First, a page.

While the non-Torontonian would learn some interesting things about the city from this film, it's probably of much more interest to people already familiar with the city — particularly more than 30 years after the fact. I commuted into Toronto every day when I was in university between 2003 and 2007, and moved to the city after graduating. I can't help but think of the skyline, as it existed in 1979, as unfinished somehow. The Eaton Centre — somewhere I've spent a lot of time — looks the same and yet different, with the same architecture and familiar layout filled with different stores and decor. (The Ex hasn't changed at all, but that's another story.)
What's really interesting is, knowing about Toronto in the present day, wondering what Gould would have made of it. He mentions more than once that he stays in Toronto despite his dislike for cities because it's not obsessed with becoming New York or Paris. (In the documentary's final scene, he suggests that if this were to happen he'd "have to leave town." Of course, apart from occasional visits to the country, Gould never did "leave town;" he died from complications from a major stroke shortly after his 50th birthday and is buried in the city's Mount Pleasant Cemetery.)
A lot more has changed since 1979 than just the skyline, though it's now filled with so many more skyscrapers and condominiums that the version shown in the documentary looks almost barren. The episode makes it very easy to imagine him flabbergasted by the recent condo boom, or the equally recent attempts to establish the city as a centre of culture and fine dining. The boroughs officially became part of the city as part of the province-initiated amalgamation just over a decade ago, and even the tranquility he praised in North York is giving way to a more urban feel.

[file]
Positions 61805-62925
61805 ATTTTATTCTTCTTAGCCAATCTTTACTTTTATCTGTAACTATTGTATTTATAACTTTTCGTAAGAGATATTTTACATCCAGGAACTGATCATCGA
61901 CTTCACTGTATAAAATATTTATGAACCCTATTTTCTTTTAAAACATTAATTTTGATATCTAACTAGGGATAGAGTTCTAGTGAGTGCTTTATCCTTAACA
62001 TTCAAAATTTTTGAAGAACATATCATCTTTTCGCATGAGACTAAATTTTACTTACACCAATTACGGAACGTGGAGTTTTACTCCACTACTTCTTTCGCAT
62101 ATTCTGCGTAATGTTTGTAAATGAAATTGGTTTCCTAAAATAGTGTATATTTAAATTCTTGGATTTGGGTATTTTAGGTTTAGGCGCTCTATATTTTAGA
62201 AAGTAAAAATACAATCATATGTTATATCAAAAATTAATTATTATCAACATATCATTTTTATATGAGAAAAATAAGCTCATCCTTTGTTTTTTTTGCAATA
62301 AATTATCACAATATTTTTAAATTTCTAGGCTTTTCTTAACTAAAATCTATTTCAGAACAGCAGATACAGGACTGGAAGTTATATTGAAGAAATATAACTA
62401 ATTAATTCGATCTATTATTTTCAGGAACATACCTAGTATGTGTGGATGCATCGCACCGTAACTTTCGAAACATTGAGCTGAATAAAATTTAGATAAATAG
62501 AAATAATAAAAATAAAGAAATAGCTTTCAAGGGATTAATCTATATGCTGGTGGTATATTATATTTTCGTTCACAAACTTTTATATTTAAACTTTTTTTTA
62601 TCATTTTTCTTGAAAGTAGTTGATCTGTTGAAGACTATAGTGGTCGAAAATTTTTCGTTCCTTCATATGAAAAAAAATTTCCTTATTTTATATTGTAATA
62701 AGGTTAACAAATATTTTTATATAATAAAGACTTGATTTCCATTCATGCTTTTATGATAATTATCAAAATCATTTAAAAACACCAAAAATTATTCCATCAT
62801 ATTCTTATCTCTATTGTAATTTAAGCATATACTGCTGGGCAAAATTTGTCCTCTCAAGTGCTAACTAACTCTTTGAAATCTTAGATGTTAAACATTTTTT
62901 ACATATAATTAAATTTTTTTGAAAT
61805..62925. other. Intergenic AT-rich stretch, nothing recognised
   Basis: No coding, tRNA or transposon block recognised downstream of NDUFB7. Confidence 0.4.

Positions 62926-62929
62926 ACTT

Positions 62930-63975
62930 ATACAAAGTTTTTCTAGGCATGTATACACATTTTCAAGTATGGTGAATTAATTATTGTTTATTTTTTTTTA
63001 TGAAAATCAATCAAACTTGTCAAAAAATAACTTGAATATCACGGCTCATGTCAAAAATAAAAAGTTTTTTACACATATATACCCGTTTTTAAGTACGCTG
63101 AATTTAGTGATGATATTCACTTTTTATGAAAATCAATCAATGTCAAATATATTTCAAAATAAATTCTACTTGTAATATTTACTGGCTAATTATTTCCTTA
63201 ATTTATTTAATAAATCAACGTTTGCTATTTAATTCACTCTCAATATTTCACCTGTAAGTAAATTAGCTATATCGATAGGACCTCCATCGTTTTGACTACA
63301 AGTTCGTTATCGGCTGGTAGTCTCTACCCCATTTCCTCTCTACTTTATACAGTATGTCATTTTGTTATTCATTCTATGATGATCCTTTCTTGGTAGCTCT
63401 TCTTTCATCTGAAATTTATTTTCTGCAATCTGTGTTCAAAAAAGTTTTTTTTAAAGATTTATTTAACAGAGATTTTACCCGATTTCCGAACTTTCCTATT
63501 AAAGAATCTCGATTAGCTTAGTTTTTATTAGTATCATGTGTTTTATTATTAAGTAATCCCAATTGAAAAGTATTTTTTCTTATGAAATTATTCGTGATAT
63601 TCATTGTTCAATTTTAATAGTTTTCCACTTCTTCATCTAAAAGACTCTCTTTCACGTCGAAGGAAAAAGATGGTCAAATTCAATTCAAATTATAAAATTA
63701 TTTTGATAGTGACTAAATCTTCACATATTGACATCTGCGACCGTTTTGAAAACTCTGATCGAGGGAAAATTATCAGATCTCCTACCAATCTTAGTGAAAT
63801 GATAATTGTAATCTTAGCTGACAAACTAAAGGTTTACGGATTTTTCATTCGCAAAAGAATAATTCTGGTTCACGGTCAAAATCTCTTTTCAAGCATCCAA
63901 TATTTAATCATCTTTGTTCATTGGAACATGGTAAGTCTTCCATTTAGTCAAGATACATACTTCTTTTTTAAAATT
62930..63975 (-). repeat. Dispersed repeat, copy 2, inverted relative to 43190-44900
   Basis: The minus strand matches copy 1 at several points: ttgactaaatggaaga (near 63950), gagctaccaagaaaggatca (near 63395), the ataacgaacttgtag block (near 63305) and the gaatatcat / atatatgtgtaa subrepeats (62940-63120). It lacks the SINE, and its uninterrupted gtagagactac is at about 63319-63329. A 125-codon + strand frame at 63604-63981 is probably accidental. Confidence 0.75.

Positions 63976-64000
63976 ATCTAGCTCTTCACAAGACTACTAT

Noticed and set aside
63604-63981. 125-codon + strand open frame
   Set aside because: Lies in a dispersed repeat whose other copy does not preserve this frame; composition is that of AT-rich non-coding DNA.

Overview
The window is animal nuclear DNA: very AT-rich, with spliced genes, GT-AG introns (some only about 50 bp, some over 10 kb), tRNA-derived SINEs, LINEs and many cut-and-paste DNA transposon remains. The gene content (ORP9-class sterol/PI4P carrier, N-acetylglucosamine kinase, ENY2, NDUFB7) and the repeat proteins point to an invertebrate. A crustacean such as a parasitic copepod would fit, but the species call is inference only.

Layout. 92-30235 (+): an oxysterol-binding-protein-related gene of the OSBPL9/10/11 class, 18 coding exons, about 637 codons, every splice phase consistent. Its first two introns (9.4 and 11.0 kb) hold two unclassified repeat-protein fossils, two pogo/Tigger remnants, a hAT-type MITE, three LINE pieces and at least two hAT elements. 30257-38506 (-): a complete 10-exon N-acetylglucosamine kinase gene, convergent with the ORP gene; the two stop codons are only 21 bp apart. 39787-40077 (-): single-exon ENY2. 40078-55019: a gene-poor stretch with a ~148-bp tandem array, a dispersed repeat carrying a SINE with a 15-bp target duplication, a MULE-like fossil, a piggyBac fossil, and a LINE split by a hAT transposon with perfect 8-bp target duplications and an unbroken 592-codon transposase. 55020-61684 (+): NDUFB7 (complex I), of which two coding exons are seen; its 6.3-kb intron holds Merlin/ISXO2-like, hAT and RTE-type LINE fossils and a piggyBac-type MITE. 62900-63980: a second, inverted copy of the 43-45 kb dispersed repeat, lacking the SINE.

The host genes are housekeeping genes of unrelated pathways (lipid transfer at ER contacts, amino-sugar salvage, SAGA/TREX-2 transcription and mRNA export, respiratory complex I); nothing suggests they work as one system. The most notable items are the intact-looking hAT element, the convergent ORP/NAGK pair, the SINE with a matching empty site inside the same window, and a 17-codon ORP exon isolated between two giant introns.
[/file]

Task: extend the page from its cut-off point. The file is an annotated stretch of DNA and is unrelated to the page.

Given his great dislike of live concerts, it's hard to say how he'd feel about the fact that his musical alma mater, the Royal Conservatory of Music, is now also home to one of the city's most highly regarded concert halls. (The CBC, where he made several recordings and produced several TV and radio broadcasts, converged its operations in one location on Front Street in 1993; not only does the Canadian Broadcasting Centre have its own concert space, but it named it after Gould, who professes in this documentary to not only not give concerts but not attend them either. But he would have certainly dug the fact that both Koerner Hall and the Glenn Gould Studio are regularly used for recordings.)